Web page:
Comparative investigation of primary and tertiary endodermal cell walls isolated from the roots of five monocotyledoneous species: chemical composition in relation to fine structure
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- Zeier, J. & Schreiber, L. Planta (1998) 206: 349. doi:10.1007/s004250050410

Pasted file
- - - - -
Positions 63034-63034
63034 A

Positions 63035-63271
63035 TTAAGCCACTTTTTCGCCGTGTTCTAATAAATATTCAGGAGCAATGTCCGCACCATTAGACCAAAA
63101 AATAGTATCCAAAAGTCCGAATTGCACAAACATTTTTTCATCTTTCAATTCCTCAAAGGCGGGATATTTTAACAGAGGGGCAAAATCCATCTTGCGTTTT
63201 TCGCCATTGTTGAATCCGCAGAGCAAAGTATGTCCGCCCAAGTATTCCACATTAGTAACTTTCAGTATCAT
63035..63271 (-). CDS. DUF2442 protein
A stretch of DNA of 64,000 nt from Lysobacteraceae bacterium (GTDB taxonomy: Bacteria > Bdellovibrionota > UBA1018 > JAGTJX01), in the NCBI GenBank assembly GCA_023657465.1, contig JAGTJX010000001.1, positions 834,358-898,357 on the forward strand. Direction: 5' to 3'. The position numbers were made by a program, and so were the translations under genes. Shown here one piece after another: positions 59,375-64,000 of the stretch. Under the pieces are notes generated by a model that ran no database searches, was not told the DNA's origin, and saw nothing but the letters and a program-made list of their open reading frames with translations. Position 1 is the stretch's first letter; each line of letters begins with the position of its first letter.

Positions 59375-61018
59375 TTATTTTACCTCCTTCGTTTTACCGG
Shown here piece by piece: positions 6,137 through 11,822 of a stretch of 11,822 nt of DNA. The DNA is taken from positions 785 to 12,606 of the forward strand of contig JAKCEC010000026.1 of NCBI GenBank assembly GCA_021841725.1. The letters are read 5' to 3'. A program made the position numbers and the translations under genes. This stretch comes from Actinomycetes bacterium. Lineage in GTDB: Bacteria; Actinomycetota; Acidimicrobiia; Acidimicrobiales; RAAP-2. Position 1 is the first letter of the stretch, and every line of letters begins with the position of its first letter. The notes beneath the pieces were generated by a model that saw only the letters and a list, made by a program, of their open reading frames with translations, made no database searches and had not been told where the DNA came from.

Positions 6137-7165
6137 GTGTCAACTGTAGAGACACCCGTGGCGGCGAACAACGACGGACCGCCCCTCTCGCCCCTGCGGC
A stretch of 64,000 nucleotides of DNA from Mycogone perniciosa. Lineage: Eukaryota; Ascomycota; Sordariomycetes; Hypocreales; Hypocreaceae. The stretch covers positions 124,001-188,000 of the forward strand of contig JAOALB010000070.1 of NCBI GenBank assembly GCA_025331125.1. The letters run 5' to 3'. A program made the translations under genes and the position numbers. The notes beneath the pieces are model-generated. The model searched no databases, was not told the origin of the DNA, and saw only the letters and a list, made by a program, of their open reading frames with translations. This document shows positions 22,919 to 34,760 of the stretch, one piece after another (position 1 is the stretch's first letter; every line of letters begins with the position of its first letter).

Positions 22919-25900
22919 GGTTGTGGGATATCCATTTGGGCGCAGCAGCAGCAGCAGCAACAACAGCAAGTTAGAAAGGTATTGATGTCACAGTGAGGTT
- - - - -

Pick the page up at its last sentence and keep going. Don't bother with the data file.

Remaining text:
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The chemical composition of isolated endodermal cell walls from the roots of the five monocotyledoneous species Monstera deliciosa Liebm., Iris germanica L., Allium cepa L., Aspidistra elatior Bl. and Agapanthus africanus (L.) Hoffmgg. was determined. Endodermal cell walls isolated from aerial roots of M. deliciosa were in their primary developmental state (Casparian bands). They contained large amounts of lignin (6.5% w/w) and only traces of suberin (0.5% w/w). Endodermal cell walls isolated from the other four species were in their tertiary developmental state. Lignin was still the more abundant cell wall polymer with amounts ranging from 3.8% (w/w, A. cepa) to 4.5% (w/w, I. germanica). However, compared to endodermal cell walls in their primary state of development (Casparian bands), tertiary endodermal cell walls contained significantly higher amounts of suberin, ranging from 1.8% (w/w, I. germanica) to 3.0% (w/w, A. africanus). Thus, chemical characterization of endodermal cell walls from five different species revealed that lignin was the dominant cell wall polymer in the Casparian band of M. deliciosa, whereas tertiary endodermal cell walls contained, in addition to lignin, increasing amounts of suberin (I. germanica, A. cepa, A. elatior and A. africanus). Besides the two biopolymers lignin and suberin, cell wall carbohydrates in the range of between 40 and 60% were also quantified. The sum of all cell wall compounds investigated by gas chromatography resulted in a recovery of 50–80% of the dry weight of the isolated cell wall material. Quantitative chromatographic results in combination with microscopic studies are consistent with the existence of a distinct suberin lamella and lignified tertiary wall deposits. From these data it can be concluded that the barrier properties of the endodermis towards the apoplastic transport of ions and water will increase from primary to tertiary endodermal cell walls due to their increasing amounts of suberin.